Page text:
Stanley Druckenmiller, one of Wall Street’s most successful investors, acknowledges that the markets are riding high and that investors may be able to finally breathe freely in the short term after a number of shocks, but says investors should be wary of three events that could knock assets into a bear market.
“One of the reasons I’m pretty sanguine right now is I think we’re close enough to the election, at least we can breathe for a few months,” he told Bloomberg Television during a recent interview.
But there are a trio of situations that could upend that optimism — and perhaps permanently.
‘Yeah, if there’s a political event, [a] change of leadership in the White House that goes to some of the anti-capitalists. I would think that would definitely trigger a bear market, whether it would permanently end the bull market, I do know, but that would trigger it.’
He added two other events:
“The other thing that would obviously trigger it is if by the end of this year we started to get enough inflation that the Fed started tightening,” the hedge-fund luminary explained.
“And of course the other thing is if we had a credit event. And if you look at the credit markets, it is very obvious that you’ve got a really lot of bad apples out there that are not being exposed because the interest costs are so low,” he said. “By the way, one of them being the U.S. government. We’re running a trillion-dollar deficit. Why? Because we can.”
Druckenmiller has made a number of accurate bets since ending his 30-year tenure running what the Wall Street Journal described back in 2010 as “one of the industry’s most successful” hedge funds with Duquesne Capital Management.
Druckenmiller in 2016 dumped gold and bought assets considered risky following the stunning victory by President Donald Trump over Democratic rival Hillary Clinton.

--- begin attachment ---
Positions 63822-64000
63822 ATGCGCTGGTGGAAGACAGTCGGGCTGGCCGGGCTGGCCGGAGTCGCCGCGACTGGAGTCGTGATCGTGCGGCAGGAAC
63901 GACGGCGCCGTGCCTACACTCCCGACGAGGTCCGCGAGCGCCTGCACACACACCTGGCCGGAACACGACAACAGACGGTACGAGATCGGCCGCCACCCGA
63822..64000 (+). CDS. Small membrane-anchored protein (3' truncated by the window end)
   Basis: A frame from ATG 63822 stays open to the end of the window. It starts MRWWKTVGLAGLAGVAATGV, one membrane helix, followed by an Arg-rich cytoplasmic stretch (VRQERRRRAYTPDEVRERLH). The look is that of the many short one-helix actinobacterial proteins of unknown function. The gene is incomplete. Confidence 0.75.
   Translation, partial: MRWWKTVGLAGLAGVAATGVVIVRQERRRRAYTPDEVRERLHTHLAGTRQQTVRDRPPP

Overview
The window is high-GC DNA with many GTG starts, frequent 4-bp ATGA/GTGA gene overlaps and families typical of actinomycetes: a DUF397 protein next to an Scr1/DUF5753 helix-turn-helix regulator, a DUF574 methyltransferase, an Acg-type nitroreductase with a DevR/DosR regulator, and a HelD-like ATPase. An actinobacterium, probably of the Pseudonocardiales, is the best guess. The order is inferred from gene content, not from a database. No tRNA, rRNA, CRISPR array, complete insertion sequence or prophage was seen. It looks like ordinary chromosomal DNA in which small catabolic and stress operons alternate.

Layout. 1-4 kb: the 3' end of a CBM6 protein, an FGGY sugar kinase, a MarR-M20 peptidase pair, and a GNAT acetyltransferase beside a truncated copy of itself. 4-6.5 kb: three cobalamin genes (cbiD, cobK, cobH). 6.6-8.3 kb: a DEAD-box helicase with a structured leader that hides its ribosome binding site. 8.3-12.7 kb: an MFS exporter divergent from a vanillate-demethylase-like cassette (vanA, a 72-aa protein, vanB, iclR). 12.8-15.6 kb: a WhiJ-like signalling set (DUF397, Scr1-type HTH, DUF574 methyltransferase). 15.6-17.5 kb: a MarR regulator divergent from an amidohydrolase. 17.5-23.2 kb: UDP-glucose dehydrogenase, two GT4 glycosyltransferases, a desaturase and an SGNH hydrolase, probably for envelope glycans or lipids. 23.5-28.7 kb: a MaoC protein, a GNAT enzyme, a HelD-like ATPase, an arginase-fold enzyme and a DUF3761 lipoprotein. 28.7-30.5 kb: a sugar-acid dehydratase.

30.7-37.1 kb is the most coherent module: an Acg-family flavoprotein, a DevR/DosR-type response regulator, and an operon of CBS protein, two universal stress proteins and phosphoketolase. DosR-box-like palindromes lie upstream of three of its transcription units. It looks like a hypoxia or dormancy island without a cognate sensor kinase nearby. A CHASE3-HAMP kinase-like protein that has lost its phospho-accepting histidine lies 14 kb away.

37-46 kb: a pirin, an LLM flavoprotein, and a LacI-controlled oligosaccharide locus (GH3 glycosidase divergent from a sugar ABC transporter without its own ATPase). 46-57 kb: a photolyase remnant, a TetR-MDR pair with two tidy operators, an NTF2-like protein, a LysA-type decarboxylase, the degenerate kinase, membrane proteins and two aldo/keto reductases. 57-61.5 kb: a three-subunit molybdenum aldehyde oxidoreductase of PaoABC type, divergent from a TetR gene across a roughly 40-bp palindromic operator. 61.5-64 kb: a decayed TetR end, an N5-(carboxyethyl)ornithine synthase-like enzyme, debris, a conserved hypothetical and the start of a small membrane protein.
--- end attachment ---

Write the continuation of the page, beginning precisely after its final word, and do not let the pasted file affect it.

Earlier this year, he pivoted back into gold
, as Trump’s trade clash with China intensified, with the asset (although its gains have cooled considerably, up 15.45% so far this year, despite declining 2.4% over the past three months).
That said, he believes that he has become too timid in his investing strategy, he said, noting that he still trails stock benchmarks, which have posted strong year-to-date gains. “I’m just too conservative in my old age,” the 66-year-old told Bloomberg.
Bloomberg reported that Druckenmiller isn’t a Trump supporter, as the 45th president faces a historic impeachment vote by the House on Wednesday, but believes that anti-market sentiment could hurt risk assets across the board in the short term.
Druckenmiller’s warning comes as the S&P 500 index
is having such a great run that it has an outside chance of surpassing its 2013 performance, and notching its best calendar-year gains since 1997. The S&P 500 is up 27.4% in to date in 2019, while the Dow Jones Industrial Average
has returned 21.3% and the Nasdaq Composite Index
has produced a year-to-date return of about 33%, according to FactSet data.